Jolly Cinema > 15:30


Nadežda Koševerova, Mihail Šapiro

Saint Petersburg native Nadezhda Nikoleyevna Kosheverova (1902-1989) was first an actress in the theatre before turning to cinema in the late 1920s. She studied at Kozintsev and Trauberg’s FEKS, and remained with them from The New Babylon on. After being an assistant director on the Maxim trilogy (1935-1938), she became a director at the Lenfilm studio. Her second film Arinka, a comedy about everyday life in the countryside (a train driver in love with the switch-woman, complete with songs and the inevitable saboteur) was a great success: with 22.9 million spectators it was the third most profitable film of 1940. That same year, her medium- length Galya was forbidden. The uncanny story of a teenage girl who resolves, while her father is away fighting in the war against Finland, to complete the heroic statue that he started, causing confusion among the cultural officials, did not find appreciation amongst those same officials. The father-daughter relationship that would reappear in her work is already noticeable, as is her pictorial style: Leningrad’s landscapes look like miniature works of art. In 1944 she began a collaboration with director Mikhail Shapiro with a film of Tchaikovsky’s opera Cherevichki, based on Gogol’s short story. Her taste for the fantastic would flourish with Zolushka, which attracted 18.3 million spectators in 1947. After that film, screenwriter and playwright Evgeny Schwartz wrote a screenplay for Kosheverova and Shapiro, Dva druga (Two Friends), which they would only be able to film in 1963 under the title Kain XVIII (Cain XVIII). In 1971 she also adapted Schwartz’s play Tyen (The Shadow), which had been banned in 1940. Until 1987 she filmed regularly, mostly making children’s films, musicals, comedies and fairytales (Oslinaya shkura, The Donkey’s Hide, 1982). She worked three times with Klimenti Mints, the screenwriter of Barnet’s film By the Bluest of Seas, from the avant-garde group OBERIU, and occasionally worked again with actors from Zolushka such as Faina Ranevskaya (Ostorozhno, babushka!, Be Careful, Grandma!, 1960) or Erast Garin (Kain XVIII).

Irène Bonnaud and Bernard Eisenschitz


Sunday 30/08/2020


Original version with subtitles


Film Notes

Upon returning to a war-torn Leningrad, Nadezhda Kosheverova filmed a fairytale. With Zolushka she turned her back on reality and took a resolutely aesthetic perspective. Faithful to individuals and ideas, she surrounded herself with close collaborators and longtime friends. Theatre director and production designer Nikolay Akimov (1901- 1968) had been her first husband (in 1953 she would film his production of Mikhail Saltykov-Shchedrin’s Teni/ Shadows). He had been collaborating for 20 years with the playwright and satirist Evgeny Schwartz (1896-1958), who wrote the screenplay. Schwartz wrote plays that incorporated fairytale elements with contemporary allusions (here, to name one example, about the importance of being well-connected) – and his vitriolic humour earned him numerous bans. He wasn’t taking that risk with Zolushka but, instead of making a fairytale that conformed to the dominant ideology, as Aleksandr Ptushko was doing in his films, he wrote lines that would delight Soviet audiences for a long time afterwards.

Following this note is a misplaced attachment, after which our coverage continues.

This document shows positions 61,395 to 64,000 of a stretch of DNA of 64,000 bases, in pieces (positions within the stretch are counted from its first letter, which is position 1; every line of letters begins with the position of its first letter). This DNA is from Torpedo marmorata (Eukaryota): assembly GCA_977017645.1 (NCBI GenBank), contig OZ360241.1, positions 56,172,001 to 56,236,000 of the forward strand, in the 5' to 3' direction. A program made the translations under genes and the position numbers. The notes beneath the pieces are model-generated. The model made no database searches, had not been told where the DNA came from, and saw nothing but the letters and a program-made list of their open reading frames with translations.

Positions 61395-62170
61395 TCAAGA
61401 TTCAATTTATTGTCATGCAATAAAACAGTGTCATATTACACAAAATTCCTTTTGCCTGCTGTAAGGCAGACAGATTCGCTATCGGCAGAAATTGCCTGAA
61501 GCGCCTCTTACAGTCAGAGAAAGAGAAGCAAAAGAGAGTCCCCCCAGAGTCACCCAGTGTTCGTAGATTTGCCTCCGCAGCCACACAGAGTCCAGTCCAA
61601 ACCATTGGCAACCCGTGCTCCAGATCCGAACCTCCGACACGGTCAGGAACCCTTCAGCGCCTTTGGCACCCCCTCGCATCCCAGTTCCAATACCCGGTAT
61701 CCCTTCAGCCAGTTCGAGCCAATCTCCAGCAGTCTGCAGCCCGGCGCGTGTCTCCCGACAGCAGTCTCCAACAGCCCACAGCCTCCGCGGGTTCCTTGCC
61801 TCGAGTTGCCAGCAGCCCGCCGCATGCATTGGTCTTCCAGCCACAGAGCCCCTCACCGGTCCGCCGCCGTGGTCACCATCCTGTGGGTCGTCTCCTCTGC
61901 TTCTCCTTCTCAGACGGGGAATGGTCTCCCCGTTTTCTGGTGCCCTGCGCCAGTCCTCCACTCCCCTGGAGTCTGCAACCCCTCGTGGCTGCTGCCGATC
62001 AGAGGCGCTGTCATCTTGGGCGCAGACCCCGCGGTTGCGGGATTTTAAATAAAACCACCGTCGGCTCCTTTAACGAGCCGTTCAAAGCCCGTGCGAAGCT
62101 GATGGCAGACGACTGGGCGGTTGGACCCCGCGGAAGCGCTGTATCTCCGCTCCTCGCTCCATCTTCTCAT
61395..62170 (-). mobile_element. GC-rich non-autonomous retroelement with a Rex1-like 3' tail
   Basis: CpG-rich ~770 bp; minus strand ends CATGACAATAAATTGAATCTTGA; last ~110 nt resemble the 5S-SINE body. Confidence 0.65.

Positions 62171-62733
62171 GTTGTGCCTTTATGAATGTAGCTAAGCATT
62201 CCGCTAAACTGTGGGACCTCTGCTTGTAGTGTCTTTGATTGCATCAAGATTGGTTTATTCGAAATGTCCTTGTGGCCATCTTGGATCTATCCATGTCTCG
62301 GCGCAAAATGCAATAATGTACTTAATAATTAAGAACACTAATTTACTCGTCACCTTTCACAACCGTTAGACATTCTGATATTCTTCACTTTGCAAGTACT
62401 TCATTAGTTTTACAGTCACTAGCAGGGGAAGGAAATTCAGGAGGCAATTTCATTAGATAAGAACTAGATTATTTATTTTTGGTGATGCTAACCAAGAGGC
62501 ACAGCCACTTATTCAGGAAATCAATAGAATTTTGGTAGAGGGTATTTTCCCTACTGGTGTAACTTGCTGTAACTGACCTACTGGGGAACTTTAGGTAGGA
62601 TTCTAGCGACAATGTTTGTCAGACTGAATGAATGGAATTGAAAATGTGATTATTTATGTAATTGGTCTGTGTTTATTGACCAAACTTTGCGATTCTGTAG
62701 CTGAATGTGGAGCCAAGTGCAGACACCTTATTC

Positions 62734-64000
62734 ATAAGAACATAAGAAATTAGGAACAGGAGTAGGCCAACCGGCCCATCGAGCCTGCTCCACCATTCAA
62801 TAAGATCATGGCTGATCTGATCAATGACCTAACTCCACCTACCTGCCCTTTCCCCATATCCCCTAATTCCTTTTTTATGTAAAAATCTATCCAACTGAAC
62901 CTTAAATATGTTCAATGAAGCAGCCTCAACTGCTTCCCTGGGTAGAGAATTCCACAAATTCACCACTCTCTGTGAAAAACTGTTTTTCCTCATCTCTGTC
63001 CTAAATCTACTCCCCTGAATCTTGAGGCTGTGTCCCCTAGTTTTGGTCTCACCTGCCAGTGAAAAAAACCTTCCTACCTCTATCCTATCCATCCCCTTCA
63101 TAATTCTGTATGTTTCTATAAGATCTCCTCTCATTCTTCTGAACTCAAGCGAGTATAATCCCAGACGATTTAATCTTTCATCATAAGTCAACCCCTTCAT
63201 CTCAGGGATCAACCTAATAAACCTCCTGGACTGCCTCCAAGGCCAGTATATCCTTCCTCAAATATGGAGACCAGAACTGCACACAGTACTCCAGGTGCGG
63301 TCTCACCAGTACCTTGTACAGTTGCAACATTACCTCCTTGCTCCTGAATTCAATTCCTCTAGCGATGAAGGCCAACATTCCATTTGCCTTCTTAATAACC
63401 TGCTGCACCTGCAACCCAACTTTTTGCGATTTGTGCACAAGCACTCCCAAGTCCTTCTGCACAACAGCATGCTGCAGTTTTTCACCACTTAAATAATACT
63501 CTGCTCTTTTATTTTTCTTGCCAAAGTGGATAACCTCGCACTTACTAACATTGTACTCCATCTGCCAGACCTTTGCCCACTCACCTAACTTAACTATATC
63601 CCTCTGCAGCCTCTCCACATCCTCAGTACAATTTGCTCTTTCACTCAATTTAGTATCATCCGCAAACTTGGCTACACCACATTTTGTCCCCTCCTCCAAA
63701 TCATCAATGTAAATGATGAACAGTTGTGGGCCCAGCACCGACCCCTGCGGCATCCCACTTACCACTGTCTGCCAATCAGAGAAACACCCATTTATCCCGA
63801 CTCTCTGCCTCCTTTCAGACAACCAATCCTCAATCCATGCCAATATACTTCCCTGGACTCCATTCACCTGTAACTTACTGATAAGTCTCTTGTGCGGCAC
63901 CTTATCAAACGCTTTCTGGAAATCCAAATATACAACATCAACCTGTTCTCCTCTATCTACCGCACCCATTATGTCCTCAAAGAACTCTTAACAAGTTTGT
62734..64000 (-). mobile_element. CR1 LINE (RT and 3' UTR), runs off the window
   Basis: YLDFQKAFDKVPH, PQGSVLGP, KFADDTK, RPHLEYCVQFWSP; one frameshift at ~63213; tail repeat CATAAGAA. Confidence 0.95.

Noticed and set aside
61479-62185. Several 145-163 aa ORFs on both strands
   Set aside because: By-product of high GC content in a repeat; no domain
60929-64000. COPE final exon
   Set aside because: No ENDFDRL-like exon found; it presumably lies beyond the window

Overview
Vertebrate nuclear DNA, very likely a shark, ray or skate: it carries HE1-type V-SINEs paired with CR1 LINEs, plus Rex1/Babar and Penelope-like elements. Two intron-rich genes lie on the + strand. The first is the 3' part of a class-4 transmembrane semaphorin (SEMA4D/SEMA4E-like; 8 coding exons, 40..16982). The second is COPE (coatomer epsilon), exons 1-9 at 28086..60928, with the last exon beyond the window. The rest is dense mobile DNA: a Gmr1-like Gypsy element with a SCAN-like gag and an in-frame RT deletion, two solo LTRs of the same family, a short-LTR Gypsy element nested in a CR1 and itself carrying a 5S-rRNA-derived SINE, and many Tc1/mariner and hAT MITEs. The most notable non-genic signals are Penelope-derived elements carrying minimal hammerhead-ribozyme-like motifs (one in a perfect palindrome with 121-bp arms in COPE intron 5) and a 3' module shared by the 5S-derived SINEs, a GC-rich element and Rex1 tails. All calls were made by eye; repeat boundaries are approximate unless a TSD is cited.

Unlike Ptushko’s Kamennyy tsvetok (The Stone Flower) made in Moscow and filmed in Sovcolor the previous year, Zolushka had to be shot in black and white. However, Nikolay Akimov’s colour sketches have been preserved (many of those sketches have been published in colour in Peter Bagrov’s book, Zolushka, zhiteli skazochnogo korolevstva, ZAO, Moscow 2011) and they give an idea of the intense desire to create a synthetic world, evoking miniature art, book illustrators or theater decorators at the end of the 19th century.
Kosheverova’s co-director was Mikhail Shapiro (1908-1971), also from Leningrad, for the second of their three collaborations. Above all, she fought to give the main role to Yanina Zheymo (1909- 1987), one of FEKS’s greatest talents (in two short films by Antonina Kudriavtseva, Schwartz had created for Zheymo the comic character of Lenochka), despite her age. “We don’t need”, said Kosheverova, “a budding sexuality to make the role a success, but a kindness, spontaneity and child-like innocence. And no one can play that better than Yanina Zheymo. Even at the age of 37”. She was supported by enthusiastic actors Erast Garin and Faina Ranevskaya. This creative reunion made the film an immediate and lasting success, achieving the dubious triumph of being colourised in 2009.

Irène Bonnaud and Bernard Eisenschitz       

Cast and Credits

Sog.: dalla fiaba omonima di Charles Perrault. Scen.: Evgenij Švarc. F.: Evgenij Šapiro. M.: Valentina Mironova. Scgf.: Nikolaj Akimov. Mus.: Antonio Spadavekkia. Int.: Janina Žejmo (Zoluska), Aleksej Konsovskij (il principe), Ėrast Garin (il re), Faina Ranevskaja (la matrigna), Vasilij Merkur’ev (forestale), Aleksandr Rumnev (Pas-de-trois), Varvara Mjasnikova (fata), Igor’ Klimenkov (paggio). Prod.: Lenfil’m. 35mm. Bn.